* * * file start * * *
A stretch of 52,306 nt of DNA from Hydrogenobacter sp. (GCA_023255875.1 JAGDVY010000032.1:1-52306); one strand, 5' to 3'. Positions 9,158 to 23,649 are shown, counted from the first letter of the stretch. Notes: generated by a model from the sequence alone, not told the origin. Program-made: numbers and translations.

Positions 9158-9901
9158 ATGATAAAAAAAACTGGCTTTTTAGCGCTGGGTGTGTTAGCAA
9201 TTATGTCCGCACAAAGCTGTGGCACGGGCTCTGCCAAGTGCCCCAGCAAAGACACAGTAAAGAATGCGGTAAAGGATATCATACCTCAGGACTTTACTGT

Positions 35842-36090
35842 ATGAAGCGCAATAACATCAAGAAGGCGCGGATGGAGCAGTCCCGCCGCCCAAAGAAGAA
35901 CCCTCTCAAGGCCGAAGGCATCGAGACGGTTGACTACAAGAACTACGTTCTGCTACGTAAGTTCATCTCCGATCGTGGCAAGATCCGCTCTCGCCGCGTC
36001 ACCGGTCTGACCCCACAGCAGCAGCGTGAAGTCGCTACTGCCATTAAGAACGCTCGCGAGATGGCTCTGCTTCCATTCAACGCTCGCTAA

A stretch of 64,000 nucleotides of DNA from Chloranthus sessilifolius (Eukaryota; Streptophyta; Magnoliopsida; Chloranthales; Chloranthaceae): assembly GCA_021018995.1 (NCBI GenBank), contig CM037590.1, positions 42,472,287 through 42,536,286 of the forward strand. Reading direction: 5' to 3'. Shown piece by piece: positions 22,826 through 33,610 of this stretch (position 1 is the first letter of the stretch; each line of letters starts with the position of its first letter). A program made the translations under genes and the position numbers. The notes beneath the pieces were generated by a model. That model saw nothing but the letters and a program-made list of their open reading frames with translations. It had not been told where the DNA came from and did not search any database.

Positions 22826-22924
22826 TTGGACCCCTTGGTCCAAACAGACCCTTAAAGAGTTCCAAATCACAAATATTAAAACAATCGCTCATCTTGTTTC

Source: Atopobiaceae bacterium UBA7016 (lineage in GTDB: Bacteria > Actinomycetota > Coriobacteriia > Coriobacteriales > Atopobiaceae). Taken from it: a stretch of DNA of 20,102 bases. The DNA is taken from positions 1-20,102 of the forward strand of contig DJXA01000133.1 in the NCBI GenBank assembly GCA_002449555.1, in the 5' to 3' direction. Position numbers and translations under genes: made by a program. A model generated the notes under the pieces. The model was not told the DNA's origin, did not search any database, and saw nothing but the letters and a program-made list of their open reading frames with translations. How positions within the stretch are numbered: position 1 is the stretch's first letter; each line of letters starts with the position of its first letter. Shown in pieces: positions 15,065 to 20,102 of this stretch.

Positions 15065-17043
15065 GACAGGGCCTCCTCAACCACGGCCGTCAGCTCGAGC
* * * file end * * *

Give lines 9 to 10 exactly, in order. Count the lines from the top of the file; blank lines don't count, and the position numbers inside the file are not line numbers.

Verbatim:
A stretch of 64,000 nucleotides of DNA from Chloranthus sessilifolius (Eukaryota; Streptophyta; Magnoliopsida; Chloranthales; Chloranthaceae): assembly GCA_021018995.1 (NCBI GenBank), contig CM037590.1, positions 42,472,287 through 42,536,286 of the forward strand. Reading direction: 5' to 3'. Shown piece by piece: positions 22,826 through 33,610 of this stretch (position 1 is the first letter of the stretch; each line of letters starts with the position of its first letter). A program made the translations under genes and the position numbers. The notes beneath the pieces were generated by a model. That model saw nothing but the letters and a program-made list of their open reading frames with translations. It had not been told where the DNA came from and did not search any database.

Positions 22826-22924